Troy, MI (USA), October 5, 2009
Automotive CVJ Boots of DuPont™ Hytrel® Thermoplastic Elastomer Stretch the Limits of Durability
As DuPont™ Hytrel® thermoplastic elastomer in constant-velocity joint (CVJ) boot applications turns 25 years old, it notes as accomplishments more than 1 billion boots in service without material failure – each surviving 150,000 miles of continuous flexing, pelting and thermal cycling.
That means a vehicle equipped with Hytrel® CVJ boots can travel a distance equal to circumventing the Earth’s equator 6 times, while boots made of rubber will make the 25,000 mile trek only twice.
Constant-velocity joints allow a rotating shaft to transmit power from the transmission to the wheels, and the boots protect that critical component from contaminants outside and keep lubricants inside. Any cracks or tears in the boot can lead to CV joint failure.
“In the late 70s, when automakers turned to front-wheel drive vehicles to meet fuel economy standards, boots were typically rubber, which don’t offer the flex fatigue and contaminant resistance of Hytrel®,” said Eric Randa, DuPont Automotive chassis segment manager. “Thermoplastic elastomers were a huge step change – all of the sudden the durability was more than doubled so consumers no longer had to deal with boot failure, engineers could now design smaller, more compact, less costly boots, and automakers could worry less about service-life limitations.”
Today, vehicles sport four or more inboard and outboard CVJ boots, prop shaft boots and rear wheel drive boots and the vast majority are made with thermoplastic elastomers, such as Hytrel®. DuPont™ Vamac® Ultra ethylene acrylic elastomer is often selected for hot side inboard CVJ boots for its combination of the cost effectiveness, broad temperature range, grease resistance and puncture-resistant toughness.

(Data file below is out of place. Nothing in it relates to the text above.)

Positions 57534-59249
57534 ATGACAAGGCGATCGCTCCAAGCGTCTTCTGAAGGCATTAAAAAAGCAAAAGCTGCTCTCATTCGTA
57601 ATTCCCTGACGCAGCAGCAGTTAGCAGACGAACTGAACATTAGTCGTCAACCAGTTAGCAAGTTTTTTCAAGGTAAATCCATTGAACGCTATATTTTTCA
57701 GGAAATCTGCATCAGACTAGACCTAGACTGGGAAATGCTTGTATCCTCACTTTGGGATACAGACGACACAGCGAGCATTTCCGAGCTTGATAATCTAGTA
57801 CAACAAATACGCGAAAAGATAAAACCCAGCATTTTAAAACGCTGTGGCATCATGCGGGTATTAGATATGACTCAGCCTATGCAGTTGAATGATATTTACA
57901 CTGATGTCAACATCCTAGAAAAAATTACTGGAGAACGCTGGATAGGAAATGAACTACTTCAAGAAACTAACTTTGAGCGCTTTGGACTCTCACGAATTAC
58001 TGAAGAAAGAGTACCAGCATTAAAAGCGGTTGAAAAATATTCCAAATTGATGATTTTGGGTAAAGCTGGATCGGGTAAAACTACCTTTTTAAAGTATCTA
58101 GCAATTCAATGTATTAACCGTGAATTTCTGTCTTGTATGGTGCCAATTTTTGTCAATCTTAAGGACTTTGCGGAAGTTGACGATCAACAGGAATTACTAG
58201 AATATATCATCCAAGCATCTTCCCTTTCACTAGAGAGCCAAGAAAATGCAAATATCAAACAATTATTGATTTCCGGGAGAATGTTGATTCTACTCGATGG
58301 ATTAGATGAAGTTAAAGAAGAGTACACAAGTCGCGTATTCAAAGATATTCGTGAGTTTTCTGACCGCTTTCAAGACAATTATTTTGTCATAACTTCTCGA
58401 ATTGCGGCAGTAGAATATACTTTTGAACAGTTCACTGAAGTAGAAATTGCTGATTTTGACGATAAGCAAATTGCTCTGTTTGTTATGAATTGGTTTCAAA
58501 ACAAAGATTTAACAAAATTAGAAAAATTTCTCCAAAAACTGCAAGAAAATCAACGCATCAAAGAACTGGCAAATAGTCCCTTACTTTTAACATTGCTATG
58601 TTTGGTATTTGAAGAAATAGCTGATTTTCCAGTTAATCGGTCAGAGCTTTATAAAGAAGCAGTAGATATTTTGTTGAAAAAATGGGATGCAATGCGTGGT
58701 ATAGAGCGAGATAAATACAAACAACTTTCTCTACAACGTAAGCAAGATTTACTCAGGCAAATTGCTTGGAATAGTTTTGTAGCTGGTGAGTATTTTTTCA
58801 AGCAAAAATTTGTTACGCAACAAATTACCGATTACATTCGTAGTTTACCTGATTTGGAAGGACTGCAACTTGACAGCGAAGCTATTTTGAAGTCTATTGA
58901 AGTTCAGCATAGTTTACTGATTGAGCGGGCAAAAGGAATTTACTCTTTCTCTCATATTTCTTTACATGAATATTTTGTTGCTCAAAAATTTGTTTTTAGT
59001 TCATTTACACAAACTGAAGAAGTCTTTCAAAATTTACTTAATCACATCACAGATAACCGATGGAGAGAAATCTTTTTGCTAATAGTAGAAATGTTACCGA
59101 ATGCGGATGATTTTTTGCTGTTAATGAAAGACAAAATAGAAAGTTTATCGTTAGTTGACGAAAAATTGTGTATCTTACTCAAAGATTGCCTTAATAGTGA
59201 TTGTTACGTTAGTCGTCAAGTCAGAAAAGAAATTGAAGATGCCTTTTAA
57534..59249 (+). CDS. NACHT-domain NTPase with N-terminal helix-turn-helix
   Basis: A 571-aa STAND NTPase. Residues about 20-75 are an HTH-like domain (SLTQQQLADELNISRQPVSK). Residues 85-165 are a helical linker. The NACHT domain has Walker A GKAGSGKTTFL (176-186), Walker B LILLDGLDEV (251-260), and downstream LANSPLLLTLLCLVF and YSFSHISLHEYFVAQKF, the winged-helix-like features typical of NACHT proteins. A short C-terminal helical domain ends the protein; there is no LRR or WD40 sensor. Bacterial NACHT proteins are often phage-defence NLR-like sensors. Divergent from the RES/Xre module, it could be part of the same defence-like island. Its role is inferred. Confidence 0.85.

The original CVJ boot for General Motors-Saginaw Steering Division molded by ABC Group Inc. of Canada is nominated for a Society of Plastics Engineers Hall of Fame award, granted annually to applications that have been in continuous use for 10 years or more, and that have made a significant and lasting contribution to the application of plastics in automobiles. The inaugural application reduced weight by 40%, significantly reduced piece price and manufacturing tooling costs compared with rubber it replaced, while establishing a “service for life” benchmark that eliminates the need for replacement under normal driving conditions.
DuPont currently offers a portfolio of products to balance performance and cost and plans to launch several new lower-cost grades with improved processing in the next year. “Today Hytrel® serves as the benchmark for excellent balance of grease resistance, high temperature durability, low temperature flexibility and historically proven performance,” said Randa. “We continue to optimize the portfolio so that we can help the industry manage costs without impacting durability.”
Compared with rubber, Hytrel® invites thinner design for better packaging in tight spaces, vastly improves performance and durability for greater service life. Compared with co-polyesters, Hytrel® delivers the optimal combination of flexibility and stiffness, protecting against expensive repairs.
DuPont Automotive offers more than 100 materials and products to the global automotive industry and through its global application development network is committed to delivering cost-effective solutions to help reduce vehicle weight for better fuel economy and CO2 emission reductions, to integrate part functionality to simplify assembly and eliminate cost; and help bring invention to market fast, better and more cost-effectively.
DuPont is a science-based products and services company. Founded in 1802, DuPont puts science to work by creating sustainable solutions essential to a better, safer, healthier life for people everywhere. Operating in more than 70 countries, DuPont offers a wide range of innovative products and services for markets including agriculture and food; building and construction; communications; and transportation.